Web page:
Mind Matters: Understanding your child’s mental health
SHREVEPORT, La. (KSLA) - Mental health affects how children think, feel and act.
ADHD, anxiety, behavioral problems and depression are among the most commonly diagnosed disorders in children. According to the CDC, one in six children age two to eight have been diagnosed with a mental, behavioral or developmental disorder.
Director for the Institute for Childhood Resilience, Laura Baxter, sat down with KSLA on Thursday, April 4 to discuss how to notice signs your child may need help.
“We learned that there are more than 40 mental health and physical health conditions. Disease and disabilities that are related to adverse childhood experiences, when children have too much stress they may develop mental health problems. It can also impact things like your cardiovascular health. Some of the leading causes of death surprisingly, that includes cancer, high blood pressure, COPD, kidney disease and so on,” said Baxter.
You can normalize discussions about emotions by giving your child a “feelings vocabulary” and by using emotional words in everyday conversations. While every mental illness is different, Baxter says there are common signs to help determine if your child may be suffering.
“Look at things like sleep and appetite and interest in the things that normally a child would do for fun. If those things for change for instance, if they are sleeping more or less than normal, or their sleep is disrupted, if their appetite decreases or increases dramatically, those can be signs that there is distress of something going on that they may not know how to articulate.”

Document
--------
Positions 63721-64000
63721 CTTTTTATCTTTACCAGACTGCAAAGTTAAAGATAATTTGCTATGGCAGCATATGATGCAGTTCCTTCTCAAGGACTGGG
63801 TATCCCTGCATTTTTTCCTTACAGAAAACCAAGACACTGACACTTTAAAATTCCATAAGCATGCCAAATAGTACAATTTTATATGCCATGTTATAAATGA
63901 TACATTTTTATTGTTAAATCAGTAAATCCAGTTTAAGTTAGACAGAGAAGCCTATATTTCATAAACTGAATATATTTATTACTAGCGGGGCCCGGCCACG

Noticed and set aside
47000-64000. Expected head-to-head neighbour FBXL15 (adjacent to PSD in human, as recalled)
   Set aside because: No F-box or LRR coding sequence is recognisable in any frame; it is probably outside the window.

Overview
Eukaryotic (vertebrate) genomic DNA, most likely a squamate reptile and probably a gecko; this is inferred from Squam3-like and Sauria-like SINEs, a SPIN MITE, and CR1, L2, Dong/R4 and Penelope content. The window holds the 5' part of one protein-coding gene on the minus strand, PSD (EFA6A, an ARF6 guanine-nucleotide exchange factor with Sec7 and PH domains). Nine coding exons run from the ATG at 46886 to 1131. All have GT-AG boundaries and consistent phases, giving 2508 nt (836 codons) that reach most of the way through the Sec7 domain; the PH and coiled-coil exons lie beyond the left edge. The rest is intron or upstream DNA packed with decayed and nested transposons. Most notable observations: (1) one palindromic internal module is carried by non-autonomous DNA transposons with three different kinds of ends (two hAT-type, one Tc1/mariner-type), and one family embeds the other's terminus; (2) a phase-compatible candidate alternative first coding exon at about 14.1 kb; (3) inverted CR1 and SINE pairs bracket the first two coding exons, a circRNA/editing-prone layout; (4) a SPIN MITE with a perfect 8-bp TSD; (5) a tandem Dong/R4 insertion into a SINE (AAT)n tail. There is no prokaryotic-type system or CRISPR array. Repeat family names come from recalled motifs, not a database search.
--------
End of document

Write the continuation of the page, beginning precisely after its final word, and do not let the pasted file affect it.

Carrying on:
Baxter says it’s also important to be aware that we aren’t born with empath, but it’s something that we learn and develop through interactions with others. Parents are empathy coached for their children.
“Parents need to be available to soothe their child, not just notice that something is going on. Comfort them and offer a hug, or some words, and reassurance or reminder that they are there to help.”
After becoming aware of the issue, parents should implement immediate steps to combat the problem and see if incorporating fun helps relieve the child.
“Fun is the nutrition of our emotional wellbeing. It gives us a break from thinking about hard problems, it reminds us that life is worth living. It creates moments of joy and we all need that at all ages, but this is something that children innately know how to do when given opportunities. I think that is really important and sometimes overlooked part of our emotional health at all ages.”
Baxter says your child’s pediatrician is the recommended starting point if you realize your child’s mood hasn’t improved. They can provide you with assessments and helpful resources such as a therapist and counselors who can better equip you and your child.
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